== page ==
There’s an idea that a genius who has no practical experience in a certain field can revolutionize that field by disregarding conventional wisdom, especially the part of conventional wisdom that says “you can’t [something], because [false limitation]”.
It’s a legitimate idea, but it’s only true when that limitation is really false. Some limitations do exist. Some limitations can’t simply be ignored or swept out of the way.
Musk’s MO seems to be permanently set on “damn the torpedoes”. This means he will likely get further than anyone else. It also means he will ultimately be sunk.
LA Times says the Hawthorne tunnel will be open to the public tomorrow (only a week late), but it’s unclear if anyone will be riding anything; they imply that Musk’s tweets contradict an agreement the company made with the City of Hawthorne.
The tunnel goes from a (former) Spacex parking lot (shielded from public view) at Crenshaw and Rocket Road to the corner of Prairie and 120th. The article also says they’re using the garage of a small residential house they bought (at 3834 119th Pl.) to take equipment out of the tunnel. Apparently they were able to do this without causing any disruption in the neighborhood.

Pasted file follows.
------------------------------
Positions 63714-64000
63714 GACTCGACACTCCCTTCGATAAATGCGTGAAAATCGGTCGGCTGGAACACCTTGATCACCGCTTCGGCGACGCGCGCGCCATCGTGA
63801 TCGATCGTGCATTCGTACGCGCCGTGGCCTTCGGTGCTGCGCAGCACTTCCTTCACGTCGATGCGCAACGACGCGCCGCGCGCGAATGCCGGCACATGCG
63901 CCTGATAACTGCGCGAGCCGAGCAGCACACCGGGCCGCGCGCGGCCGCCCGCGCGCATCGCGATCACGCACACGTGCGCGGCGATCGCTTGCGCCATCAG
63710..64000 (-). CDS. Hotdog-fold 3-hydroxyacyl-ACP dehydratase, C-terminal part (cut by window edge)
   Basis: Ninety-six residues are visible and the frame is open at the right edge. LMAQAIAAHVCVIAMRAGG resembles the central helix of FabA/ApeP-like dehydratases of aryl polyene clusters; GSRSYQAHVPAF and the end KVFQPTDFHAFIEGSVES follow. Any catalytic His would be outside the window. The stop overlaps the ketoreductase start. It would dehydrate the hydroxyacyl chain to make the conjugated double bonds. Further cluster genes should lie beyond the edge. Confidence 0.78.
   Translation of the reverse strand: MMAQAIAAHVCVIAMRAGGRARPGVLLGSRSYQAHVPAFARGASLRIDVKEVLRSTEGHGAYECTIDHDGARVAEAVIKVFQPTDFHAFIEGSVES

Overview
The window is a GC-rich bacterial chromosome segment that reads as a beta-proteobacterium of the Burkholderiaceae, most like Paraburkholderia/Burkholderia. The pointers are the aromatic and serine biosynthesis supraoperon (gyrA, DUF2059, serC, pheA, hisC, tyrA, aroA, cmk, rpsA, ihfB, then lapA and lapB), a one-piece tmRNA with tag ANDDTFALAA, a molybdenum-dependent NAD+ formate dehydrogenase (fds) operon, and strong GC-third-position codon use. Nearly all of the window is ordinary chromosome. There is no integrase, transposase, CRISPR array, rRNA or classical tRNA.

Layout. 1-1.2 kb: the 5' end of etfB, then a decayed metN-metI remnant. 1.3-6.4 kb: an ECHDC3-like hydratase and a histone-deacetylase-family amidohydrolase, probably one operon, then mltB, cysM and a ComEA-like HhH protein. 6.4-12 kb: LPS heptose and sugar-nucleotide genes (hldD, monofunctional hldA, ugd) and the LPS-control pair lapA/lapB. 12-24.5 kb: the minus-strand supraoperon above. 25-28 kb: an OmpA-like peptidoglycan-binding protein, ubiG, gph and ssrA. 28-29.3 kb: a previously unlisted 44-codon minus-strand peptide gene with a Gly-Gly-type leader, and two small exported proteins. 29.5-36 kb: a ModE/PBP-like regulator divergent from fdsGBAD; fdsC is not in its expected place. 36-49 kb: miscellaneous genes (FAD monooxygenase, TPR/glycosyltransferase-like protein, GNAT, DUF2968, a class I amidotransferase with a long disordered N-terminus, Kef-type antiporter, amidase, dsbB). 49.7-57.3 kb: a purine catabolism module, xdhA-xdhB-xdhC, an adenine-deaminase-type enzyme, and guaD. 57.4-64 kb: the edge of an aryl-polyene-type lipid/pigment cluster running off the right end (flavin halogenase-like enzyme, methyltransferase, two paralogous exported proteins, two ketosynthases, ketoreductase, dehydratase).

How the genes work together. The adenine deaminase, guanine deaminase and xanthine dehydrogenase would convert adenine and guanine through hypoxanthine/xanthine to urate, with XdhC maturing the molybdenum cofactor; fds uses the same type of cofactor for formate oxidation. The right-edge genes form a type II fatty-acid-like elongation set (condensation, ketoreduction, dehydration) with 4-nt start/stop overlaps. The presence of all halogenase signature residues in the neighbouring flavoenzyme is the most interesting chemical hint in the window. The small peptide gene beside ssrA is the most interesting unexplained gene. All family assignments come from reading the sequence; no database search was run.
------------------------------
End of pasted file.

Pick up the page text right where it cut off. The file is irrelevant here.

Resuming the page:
Obviously the cover of the hidden parking lot makes a big difference in limiting disruption, but still, I’d say that’s something to their credit. I remember when they were digging the L.A Metro underneath Hollywood, and they turned half of Barnsdall Park (with Frank Lloyd Wright’s Hollyhock House) into a huge pit from which they would extract the dirt and rubble. Rubble hauling trucks would line up along Hollywood Blvd. through the late night hours to take it away. I know 'cause I lived a block away and could hear them all night long. At one point, they caused a huge sinkhole that swallowed nearly the whole width of the Hollywood Blvd.
Even so, if it’s just a tunnel–no different than the tunnels they made for the Metro–I don’t know what the point is. Unless they can actually make something work like in that video, they’re just extending the transit system that’s already there. I guess at least all those people flocking to the glamorous intersection of Prairie and 120th will be happy.